If you only eat blueberries once a year, you’re missing out on a wide range of nutrients and creative dishes. Cranberries have graced Thanksgiving and holiday tables for hundreds of years. But this naturally tart red berry has many culinary uses. In addition, cranberries are full of vitamins, minerals and antioxidants and have been shown to improve heart health, reduce inflammation and may even improve performance.
Not to mention, cranberries come in several forms—fresh, dried, and juiced—so you have plenty of ways to add them to your diet.
Here, everything you need to know about the benefits of cranberries, including how easy they are to add to your plate.
What nutrients will you get from blueberries?
Fresh cranberries are a good source of vitamin K and an excellent source of fiber and vitamin C. Beyond the nutrition label, they also have polyphenols, or plant compounds, that have been studied for their beneficial role in many health conditions.
According to the USDA, one cup of fresh, whole blueberries has:
- 46 calories
- 0.5 g of protein
- <1 g total fat
- 12 g of carbohydrates
- 4 g of fiber
- 4 g of sugar
- 14 mg of vitamin C
- 8 mg of calcium
- 80 mg of potassium
What are the health benefits of blueberries?
The Dietary Guidelines for Americans recommend two servings of fruit per day, thanks to the abundance of nutrients they offer. Cranberries, in particular, have been studied for their health benefits, including these benefits:
1. They can reduce the risk of chronic disease
“Cranberries are full of antioxidants, so they help protect your body against oxidative stress,” says Samantha Cassetti, MS, RD, a plant-based nutrition and wellness expert and co-author of Sugar shock. Oxidative stress occurs when free radicals (cell-damaging compounds) outnumber antioxidants in the body.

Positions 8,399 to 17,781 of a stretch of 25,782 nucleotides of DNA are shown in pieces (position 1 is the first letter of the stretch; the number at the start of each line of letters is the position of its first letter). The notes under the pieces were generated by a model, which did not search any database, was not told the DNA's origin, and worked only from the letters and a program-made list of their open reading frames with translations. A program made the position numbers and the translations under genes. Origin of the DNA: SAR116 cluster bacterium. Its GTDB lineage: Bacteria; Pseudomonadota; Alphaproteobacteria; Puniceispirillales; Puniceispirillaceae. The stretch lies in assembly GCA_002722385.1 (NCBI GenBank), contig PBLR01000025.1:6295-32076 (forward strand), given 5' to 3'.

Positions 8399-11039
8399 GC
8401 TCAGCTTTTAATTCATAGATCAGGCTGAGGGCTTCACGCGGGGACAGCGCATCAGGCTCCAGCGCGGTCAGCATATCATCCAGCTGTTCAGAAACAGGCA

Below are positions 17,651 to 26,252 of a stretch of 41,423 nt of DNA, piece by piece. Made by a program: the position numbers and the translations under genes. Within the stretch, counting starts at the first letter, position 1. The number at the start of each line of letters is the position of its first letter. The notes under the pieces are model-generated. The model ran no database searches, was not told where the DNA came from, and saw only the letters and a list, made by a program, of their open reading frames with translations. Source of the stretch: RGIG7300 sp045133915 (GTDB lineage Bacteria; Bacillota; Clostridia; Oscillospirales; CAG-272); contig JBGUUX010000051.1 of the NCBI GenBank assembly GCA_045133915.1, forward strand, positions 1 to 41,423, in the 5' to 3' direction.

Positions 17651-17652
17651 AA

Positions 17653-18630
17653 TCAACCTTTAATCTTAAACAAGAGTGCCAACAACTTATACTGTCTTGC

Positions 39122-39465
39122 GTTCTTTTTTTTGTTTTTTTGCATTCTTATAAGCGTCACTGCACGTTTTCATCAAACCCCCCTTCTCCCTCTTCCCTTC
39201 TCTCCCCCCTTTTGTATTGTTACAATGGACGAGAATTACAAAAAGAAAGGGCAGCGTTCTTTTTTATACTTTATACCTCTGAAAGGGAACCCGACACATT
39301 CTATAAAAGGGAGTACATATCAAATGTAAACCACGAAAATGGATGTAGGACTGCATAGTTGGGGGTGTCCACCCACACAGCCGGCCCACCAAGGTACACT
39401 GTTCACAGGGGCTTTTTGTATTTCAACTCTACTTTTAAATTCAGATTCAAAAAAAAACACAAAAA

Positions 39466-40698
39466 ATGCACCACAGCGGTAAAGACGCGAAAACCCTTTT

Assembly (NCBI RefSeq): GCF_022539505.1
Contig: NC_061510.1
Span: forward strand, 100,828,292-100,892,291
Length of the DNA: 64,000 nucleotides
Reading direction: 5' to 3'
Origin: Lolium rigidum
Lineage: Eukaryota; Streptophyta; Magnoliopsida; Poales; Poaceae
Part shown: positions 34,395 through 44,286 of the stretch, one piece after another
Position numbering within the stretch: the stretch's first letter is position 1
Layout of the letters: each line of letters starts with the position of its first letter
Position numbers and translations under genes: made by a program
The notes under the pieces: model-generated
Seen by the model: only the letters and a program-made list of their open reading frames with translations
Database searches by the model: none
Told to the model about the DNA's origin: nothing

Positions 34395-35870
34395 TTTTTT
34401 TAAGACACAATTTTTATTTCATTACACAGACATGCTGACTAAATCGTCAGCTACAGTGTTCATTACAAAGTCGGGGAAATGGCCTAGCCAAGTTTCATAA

Research has linked excessive oxidative stress to chronic diseases, including heart disease, type 2 diabetes, cognitive decline and cancer. Recent research has found that eating cranberries boosts the antioxidant effect in the body and can ward off these conditions. “When you consume antioxidant-rich foods like blueberries, it helps correct the imbalance [of free radicals]”, Cassetti adds. The same study also points to the anti-inflammatory properties of cranberries, another important component for disease prevention.
2. They’re good for your heart
“Cranberries provide numerous cardiovascular benefits,” says Lauren Harris-Pincus, MS, RDN, founder of NutritionStarringYOU.com and author of The Everything Easy Before Diabetes Cookbook. . An abundance of research suggests that berries in general lower LDL (bad) cholesterol, triglycerides, and blood pressure while raising HDL (good) cholesterol.
“Also, blueberries can help improve the flexibility of your arteries,” Cassetti says. “When the arteries harden, it can lead to high blood pressure.” The study suggests that blueberries may improve several risk factors for heart disease.
3. Prevent urinary tract infections
You’ve probably heard that cranberry juice can treat a urinary tract infection (UTI). Although this is not necessarily the case, cranberries have been studied for their role in urinary tract health. “Cranberries naturally contain the flavonoid, proanthocyanidin (PAC),” says Harris-Pincus. And it is this flavonoid that probably blocks the accumulation of bacteria and helps to prevent urinary tract infections.
A meta-analysis including 23 studies and more than 3,900 participants supports the claim that cranberries may help prevent urinary tract infections in susceptible populations. The study found that those who drank cranberry juice had the greatest reduction in the risk of urinary tract infections compared to those who took a capsule or tablet. In other words, having blueberries in your diet can stop urinary tract infections before they start.